Late Night: Jon Stewart mocks congressional birth control hearings
The culture wars are alive and well on late-night television.
Last week, Jon Stewart, Bill Maher, and Stephen Colbert memorably lampooned the Catholic Church's objection to government-mandated contraceptive health benefits. On Monday night, the trend continued with a "Daily Show" segment mocking Rep. Darrell Issa's male-dominated congressional hearing on the controversial subject.
Stewart pointed out the unfortunate optics of the hearing, which featured one entirely male panel of conservative clergy members, and not a single pro-birth-control female. "While no ladies actually ever spoke on behalf of ladies, some of these fellas were wearing gowns, so that's something," he said.
The "hyperbolic" panelists did little to quell Stewart's concerns: Republican Rep. Tim Walberg invoked Stalin, while Dr. C. Ben Mitchell of Union University claimed that the mandate was equivalent to "nothing less than the rape of the soul."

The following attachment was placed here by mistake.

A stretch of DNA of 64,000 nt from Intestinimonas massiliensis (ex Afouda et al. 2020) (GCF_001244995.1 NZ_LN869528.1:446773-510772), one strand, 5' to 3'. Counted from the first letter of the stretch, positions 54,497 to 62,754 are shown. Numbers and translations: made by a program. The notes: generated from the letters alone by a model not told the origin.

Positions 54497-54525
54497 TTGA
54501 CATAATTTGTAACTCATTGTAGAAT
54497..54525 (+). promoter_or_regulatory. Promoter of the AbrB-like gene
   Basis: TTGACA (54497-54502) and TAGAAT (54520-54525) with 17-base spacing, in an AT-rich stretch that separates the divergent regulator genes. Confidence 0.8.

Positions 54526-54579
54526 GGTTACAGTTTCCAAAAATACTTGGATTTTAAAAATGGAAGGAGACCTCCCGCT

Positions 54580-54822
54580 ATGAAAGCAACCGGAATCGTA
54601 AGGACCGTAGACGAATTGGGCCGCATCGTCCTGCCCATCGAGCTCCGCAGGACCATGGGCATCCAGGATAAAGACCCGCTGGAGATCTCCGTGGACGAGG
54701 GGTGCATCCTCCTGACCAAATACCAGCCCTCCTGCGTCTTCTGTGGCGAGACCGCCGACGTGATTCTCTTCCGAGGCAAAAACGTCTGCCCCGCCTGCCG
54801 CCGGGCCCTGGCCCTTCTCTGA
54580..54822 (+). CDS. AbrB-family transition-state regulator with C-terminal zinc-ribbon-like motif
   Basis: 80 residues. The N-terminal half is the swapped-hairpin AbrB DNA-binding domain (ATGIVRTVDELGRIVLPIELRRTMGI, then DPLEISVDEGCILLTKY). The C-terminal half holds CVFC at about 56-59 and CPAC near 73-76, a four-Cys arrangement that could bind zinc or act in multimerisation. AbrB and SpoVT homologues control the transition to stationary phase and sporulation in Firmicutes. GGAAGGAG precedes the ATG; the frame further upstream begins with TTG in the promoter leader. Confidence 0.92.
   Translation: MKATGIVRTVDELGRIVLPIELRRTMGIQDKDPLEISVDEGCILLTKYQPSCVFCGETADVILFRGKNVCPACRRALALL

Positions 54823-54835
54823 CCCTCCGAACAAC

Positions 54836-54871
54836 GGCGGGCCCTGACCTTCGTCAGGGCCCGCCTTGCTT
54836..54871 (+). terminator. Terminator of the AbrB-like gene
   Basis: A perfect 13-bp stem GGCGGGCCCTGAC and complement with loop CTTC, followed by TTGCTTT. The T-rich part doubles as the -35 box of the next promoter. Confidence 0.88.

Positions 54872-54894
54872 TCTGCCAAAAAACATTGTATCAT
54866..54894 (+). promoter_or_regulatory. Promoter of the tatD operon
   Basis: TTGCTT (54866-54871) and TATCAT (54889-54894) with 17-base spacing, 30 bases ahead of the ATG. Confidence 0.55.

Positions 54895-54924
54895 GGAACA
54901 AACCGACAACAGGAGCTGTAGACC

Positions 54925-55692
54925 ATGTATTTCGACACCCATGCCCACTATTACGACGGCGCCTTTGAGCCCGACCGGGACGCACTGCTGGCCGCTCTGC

On a bit of a tangent, Stewart also questioned the Catholic Church's support of health insurance plans that cover Viagra: "How is it that women can't get their pill and men can get their pill?" In footage from a 2000 interview, a spokesperson for the National Conference of Catholic Bishops explained that “Viagra actually answers a medical problem. ... Contraception is a choice that somebody will make, but it doesn't answer a particular healthcare need.”
Stewart was not convinced by the distinction. "So the Catholic Church says a[n erection] is a need, but not getting pregnant is more of a want?"
Returning to the subject of last Thursday's hearing, Stewart also took issue with an analogy drawn by Bishop William E. Lori, who likened the birth control mandate to a kosher deli forced to serve ham sandwiches.
After taking a bite from an enormous pastrami sandwich, Stewart took issue with the bishop's testimony. "Your parable about the kosher deli, while delicious, makes no ... sense," he said. "Nobody's forcing the kosher deli owner to serve a ham. In the metaphor, it's more like the owner of the kosher deli is refusing to pay taxes because his money could go to food stamps, which someone could theoretically use to buy ham."
No word on who's paying for the mustard.
(Warning: The clip below includes some late-night language.)
-- Meredith Blake